CG: Yes. It's something I will always be proud of, that they did not find the poor loner and hang him or, some old tramp, and just say, "we'll get rid of him." You know, the innuendo and gossip, if you live in a small town, you understand that. And that ruined [Iowa State Senator] F. F. Jones' future. I think he could have been governor. But I think there's a lesson that we have to step back, and think twice, and look at things. And unfortunately, I think decades later you can review history and wish there had been some forensic expert at that time. It might have been solved.
KR: Has there ever been any kind of conscious effort on the part of the Chamber of Commerce or any kind of community organization to capitalize on this aspect, since it is what the town is known for?
CG: "Capitalize" is an incorrect thing. I think "recognize." It's like "festival." I object to "festival." All of us do. You can work with it as a part of history. And I think the Texas Book Depository [in Dallas, Texas], people go there to review it. There'd be less to see there than there is here. But no, I don't think so. I think Darwin Linn [recently] purchasing the house is a good thing. To see someone who's going to make a conscious effort on being true and accurate to history is a good thing on that house, I think.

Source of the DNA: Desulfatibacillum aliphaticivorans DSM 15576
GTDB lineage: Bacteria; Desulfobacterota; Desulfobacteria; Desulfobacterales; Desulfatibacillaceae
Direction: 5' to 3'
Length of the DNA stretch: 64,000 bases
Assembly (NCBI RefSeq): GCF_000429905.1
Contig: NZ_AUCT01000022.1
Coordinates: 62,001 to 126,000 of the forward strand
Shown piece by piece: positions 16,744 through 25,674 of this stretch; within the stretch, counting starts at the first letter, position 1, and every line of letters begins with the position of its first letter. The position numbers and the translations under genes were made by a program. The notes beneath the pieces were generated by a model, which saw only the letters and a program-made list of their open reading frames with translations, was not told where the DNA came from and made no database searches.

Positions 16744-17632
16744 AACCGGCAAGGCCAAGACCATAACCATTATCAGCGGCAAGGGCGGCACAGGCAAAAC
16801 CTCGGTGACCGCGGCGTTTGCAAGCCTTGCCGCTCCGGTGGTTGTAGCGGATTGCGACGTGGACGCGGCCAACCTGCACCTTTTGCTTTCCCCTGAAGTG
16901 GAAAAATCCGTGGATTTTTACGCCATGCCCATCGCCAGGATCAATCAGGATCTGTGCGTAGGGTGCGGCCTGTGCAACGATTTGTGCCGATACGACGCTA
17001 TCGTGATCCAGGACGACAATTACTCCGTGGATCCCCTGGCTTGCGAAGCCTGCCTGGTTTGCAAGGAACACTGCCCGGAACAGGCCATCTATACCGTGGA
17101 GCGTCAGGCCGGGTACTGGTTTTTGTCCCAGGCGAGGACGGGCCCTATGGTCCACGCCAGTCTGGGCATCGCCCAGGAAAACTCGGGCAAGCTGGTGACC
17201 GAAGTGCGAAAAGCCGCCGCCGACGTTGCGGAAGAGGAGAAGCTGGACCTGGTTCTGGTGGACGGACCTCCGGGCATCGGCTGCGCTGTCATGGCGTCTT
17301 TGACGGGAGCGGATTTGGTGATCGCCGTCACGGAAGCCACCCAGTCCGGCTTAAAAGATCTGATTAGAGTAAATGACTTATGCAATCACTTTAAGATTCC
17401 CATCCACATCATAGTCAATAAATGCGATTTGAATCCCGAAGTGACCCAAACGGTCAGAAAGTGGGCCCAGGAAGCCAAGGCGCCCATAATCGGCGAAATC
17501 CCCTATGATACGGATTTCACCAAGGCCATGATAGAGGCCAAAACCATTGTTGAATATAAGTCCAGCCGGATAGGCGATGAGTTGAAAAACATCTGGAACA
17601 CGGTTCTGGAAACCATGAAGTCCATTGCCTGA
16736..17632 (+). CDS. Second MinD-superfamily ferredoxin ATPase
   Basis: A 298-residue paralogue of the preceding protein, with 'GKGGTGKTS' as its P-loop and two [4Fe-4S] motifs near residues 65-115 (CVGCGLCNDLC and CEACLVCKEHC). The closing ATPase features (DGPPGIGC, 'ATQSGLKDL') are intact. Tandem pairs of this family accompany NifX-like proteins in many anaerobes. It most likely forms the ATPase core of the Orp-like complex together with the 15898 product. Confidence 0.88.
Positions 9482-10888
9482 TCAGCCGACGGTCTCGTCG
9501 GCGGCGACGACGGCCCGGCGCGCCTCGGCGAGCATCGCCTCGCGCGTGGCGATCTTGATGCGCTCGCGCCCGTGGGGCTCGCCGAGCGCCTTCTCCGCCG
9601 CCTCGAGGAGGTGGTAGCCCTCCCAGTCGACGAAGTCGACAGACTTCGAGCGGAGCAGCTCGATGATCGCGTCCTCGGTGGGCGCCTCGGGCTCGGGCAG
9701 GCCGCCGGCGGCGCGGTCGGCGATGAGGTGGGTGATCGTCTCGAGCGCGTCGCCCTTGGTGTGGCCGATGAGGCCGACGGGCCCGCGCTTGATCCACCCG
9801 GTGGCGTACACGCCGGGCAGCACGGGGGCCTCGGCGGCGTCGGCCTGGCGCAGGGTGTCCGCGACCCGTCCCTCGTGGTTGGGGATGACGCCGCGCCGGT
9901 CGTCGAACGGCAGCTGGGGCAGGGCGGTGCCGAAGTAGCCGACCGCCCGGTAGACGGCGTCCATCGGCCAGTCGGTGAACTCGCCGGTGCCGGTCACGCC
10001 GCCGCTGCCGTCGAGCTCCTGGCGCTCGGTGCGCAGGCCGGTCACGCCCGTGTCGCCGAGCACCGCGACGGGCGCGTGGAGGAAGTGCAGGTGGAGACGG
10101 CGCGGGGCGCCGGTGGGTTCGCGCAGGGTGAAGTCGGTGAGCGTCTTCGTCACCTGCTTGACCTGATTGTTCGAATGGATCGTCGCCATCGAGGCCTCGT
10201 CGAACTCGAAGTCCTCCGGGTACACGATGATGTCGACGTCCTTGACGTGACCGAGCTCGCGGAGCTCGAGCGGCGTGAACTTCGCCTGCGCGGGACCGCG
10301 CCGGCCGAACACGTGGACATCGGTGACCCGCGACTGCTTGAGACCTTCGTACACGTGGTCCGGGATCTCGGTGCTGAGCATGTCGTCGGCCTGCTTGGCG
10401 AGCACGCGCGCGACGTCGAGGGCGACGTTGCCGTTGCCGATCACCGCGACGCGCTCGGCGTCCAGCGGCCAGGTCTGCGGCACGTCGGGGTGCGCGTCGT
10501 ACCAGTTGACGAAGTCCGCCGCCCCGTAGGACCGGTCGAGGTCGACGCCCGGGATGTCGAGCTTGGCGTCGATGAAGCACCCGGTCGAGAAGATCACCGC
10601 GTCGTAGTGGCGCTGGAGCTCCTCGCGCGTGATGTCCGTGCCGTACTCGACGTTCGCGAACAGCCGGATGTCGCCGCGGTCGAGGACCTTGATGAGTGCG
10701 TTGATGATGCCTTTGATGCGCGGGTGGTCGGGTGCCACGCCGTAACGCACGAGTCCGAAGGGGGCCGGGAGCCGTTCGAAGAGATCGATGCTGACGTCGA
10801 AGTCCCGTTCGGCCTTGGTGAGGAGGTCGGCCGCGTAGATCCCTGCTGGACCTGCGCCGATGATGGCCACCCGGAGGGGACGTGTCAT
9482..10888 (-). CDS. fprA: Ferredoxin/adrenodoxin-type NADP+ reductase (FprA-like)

KR: How many visitors come to Villisca because they've heard the story?
CG: Oh, it's amazing. "Der Spiegel," out of Germany, about every six years will do something. "Time" magazine made an unfortunate reference about three or four years ago after [the] Algona [Iowa] murders when they said, "well at least Algona has put it to rest," I think they had a hospital wing opened in the memory of the family that was slain, while Villisca hasn't [put it to rest]. And I thought, well those twerps! I mean, they hadn't even approached us. We don't ever particularly bring it up or promote it. I think something will happen now. You don't want to put a big neon sign up there at the corner of 71 and High Street. But, you know, we'll have to deal with it. And we'll see, you know, the documentary may just change a lot of things for us.
KR: As a newspaper person here in town have you heard any interesting stories that are related to the murders in 1912?